Discovering the complexities of port wine
Wine and food pairings can be like speed dating.
“Port and cheese, done right, is an excellent marriage,” said Pollyanna Forster, of Eat! Drink! in Edwards.
Forster and Peter Scott, of Premium Port Wines, talked about some of the finer points of the two at the Port & Cheese Pairing, one of the events at the Beaver Creek Wine & Spirits Festival, held Aug. 7-9.
“Port and blue cheese are a legendary combination,” Scott said.
That’s because …
“Cheese is one of the sexiest foods,” Forster said.
Cheese, Forster explained, was invented as a way to move milk from one place to another before refrigeration and before preservatives.
There are four kinds: soft, semi-soft, semi-hard and hard, and all the milk comes from cows, goats and sheep.
“I don’t look like Kate Moss because I eat cheese every single day,” she said smiling.
There are a couple things you should know. For one, good cheddar is not orange. That’s a coloring agent. Forster said.
Also, Forster eats about two burgers a year. If you put cheese on your burger, make sure you cleanse your palate with a sip of something — soda, water, whatever you want — so you can taste what’s going on in there.
The same basic principle applies to port and cheese.
Taste a little port, taste a little cheese, go back and forth, then taste them together.
Also, get your nose down in that glass and take a good, long sniff. That tells you as much as your taste buds will, or more, Forster said.
“You can taste four things with your mouth. You can sense hundreds, maybe thousands of things with your nose,” Forster said.
Forster has been sipping port since she was a kid, when her grandfather let her dunk her little finger in his glass.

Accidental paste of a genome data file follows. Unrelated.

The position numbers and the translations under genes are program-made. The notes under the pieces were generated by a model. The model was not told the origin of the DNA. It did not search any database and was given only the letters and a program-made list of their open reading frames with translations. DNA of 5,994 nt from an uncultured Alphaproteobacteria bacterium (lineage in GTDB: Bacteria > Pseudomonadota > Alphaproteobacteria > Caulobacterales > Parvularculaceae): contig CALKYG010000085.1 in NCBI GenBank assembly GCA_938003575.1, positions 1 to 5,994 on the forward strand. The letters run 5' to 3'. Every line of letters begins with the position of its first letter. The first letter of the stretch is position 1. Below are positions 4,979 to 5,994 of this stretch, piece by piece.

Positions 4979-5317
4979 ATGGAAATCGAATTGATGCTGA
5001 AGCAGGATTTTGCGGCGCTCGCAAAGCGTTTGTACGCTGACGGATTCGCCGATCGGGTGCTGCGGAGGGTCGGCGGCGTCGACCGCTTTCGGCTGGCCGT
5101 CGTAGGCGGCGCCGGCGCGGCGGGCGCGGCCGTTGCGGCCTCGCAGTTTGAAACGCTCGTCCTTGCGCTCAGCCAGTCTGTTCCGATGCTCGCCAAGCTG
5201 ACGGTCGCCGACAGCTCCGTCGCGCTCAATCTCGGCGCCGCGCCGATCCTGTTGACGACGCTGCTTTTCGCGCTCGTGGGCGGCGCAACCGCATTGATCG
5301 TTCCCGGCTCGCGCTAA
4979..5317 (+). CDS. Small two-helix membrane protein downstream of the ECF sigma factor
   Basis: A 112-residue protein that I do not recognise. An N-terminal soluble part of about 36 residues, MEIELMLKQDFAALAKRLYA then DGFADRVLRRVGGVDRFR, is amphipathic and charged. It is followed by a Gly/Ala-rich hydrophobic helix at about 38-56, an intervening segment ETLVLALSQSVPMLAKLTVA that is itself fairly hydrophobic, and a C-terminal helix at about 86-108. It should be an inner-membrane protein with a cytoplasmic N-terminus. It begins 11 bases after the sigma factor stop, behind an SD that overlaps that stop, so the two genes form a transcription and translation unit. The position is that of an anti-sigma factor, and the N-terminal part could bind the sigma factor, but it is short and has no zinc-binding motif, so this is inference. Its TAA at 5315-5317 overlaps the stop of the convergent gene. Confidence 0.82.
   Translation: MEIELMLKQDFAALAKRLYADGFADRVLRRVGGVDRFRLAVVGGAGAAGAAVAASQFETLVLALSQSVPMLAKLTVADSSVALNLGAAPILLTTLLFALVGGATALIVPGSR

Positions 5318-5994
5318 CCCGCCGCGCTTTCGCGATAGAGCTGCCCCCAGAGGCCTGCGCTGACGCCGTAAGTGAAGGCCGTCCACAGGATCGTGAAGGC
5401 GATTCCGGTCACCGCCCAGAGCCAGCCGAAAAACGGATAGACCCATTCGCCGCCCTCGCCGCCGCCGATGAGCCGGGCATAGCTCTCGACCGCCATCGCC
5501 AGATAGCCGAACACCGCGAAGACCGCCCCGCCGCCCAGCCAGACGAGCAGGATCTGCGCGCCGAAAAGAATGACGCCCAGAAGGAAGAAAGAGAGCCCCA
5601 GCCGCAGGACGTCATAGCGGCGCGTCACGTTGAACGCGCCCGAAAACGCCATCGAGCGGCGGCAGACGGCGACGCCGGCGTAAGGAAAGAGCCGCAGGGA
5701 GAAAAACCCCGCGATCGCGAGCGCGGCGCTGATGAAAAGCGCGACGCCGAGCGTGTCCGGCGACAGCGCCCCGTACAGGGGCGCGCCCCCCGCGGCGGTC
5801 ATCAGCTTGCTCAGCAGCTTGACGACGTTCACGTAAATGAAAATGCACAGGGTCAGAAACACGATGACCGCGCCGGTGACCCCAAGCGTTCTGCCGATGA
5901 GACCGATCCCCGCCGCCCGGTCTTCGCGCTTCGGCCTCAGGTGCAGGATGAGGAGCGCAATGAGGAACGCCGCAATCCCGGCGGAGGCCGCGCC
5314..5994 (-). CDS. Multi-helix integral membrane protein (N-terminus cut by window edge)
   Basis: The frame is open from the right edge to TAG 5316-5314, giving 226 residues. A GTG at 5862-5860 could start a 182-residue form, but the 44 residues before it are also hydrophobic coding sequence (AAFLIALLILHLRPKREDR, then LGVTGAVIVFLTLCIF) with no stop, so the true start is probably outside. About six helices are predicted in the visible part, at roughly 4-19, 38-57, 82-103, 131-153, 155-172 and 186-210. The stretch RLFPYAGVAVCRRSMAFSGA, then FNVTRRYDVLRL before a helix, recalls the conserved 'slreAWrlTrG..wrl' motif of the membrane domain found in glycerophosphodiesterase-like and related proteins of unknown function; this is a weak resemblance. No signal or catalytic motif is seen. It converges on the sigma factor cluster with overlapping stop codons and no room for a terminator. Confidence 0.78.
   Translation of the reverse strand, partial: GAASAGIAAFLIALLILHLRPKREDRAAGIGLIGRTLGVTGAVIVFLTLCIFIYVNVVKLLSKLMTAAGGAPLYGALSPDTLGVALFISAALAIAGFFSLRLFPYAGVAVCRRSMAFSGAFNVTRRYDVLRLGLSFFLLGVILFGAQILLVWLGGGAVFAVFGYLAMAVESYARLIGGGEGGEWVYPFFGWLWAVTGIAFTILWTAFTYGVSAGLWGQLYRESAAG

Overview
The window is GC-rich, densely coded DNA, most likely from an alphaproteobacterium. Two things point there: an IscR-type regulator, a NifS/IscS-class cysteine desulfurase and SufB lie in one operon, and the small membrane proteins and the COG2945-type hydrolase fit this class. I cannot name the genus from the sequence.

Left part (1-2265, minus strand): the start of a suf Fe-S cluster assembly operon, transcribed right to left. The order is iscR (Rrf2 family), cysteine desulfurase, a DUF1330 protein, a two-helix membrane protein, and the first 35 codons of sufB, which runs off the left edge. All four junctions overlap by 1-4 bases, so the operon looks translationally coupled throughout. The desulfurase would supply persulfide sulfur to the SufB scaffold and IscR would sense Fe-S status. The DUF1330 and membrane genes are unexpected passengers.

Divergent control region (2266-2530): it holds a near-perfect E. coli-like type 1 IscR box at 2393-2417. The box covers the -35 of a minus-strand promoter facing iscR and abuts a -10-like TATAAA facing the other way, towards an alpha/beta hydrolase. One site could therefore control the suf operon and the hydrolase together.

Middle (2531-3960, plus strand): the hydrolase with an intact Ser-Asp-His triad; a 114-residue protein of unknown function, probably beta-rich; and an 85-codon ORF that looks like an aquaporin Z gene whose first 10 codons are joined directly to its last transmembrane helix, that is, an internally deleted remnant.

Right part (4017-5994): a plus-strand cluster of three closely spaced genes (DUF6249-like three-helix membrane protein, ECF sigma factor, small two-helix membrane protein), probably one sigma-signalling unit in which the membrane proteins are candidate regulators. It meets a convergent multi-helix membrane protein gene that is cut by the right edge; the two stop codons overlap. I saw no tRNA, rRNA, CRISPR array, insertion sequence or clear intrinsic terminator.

Port is about 20 percent alcohol — that’s why you won’t be surprised to learn that as the pairing event went on, the crowd grew happier and more conversant.
Air in the bottle is the enemy of wine, we learned, and one guy asked how long a bottle will last after it’s opened.
The technical answer is that it can last weeks, Scott said.
“My flippant answer is that it lasts about 20 minutes,” Scott joked.
W&J Graham’s Port was established in 1820 and is owned by the Graham family. Seven cousins run the place these days. The patriarch got into the port wine business when the bank he was working for in England went bust. He migrated to Portugal and put banking behind him forever.
There’s only one small place in this big wide world where port grapes are grown and where port wine is made — Oporto, Portugal’s Upper Douro Valley. It’s high, rocky, rugged terrain. That’s it. Anywhere else is a pretender to the throne.
If something works, you stick with it, and the fundamentals for making port haven’t changed in centuries, Scott said.
Port has been foot treaded in granite vats, a method now used mostly for small specialty batches. These days they use stainless steel robots that replicate the action of the human foot.
Fermentation is stopped at about 36 hours. After that the wine ages in oak casks until it’s ready for bottling.
A vintage port is made from the best grapes of a single year and happens about three times in a decade, Scott said. Their last one was 2011. There was one in 1994 and 1977, and a few in between.
That 2011 vintage was named the No. 1 wine by Wine Spectator.
Since port tends to be a sweeter wine, it pairs well with rich cheeses (think blue or wash-rind), chocolate and caramel desserts or even sweet, smoked meats. For a summer version, try a ruby port, served slightly cool.
Staff Writer Randy Wyrick can be reached at 970-748-2935 and email@example.com.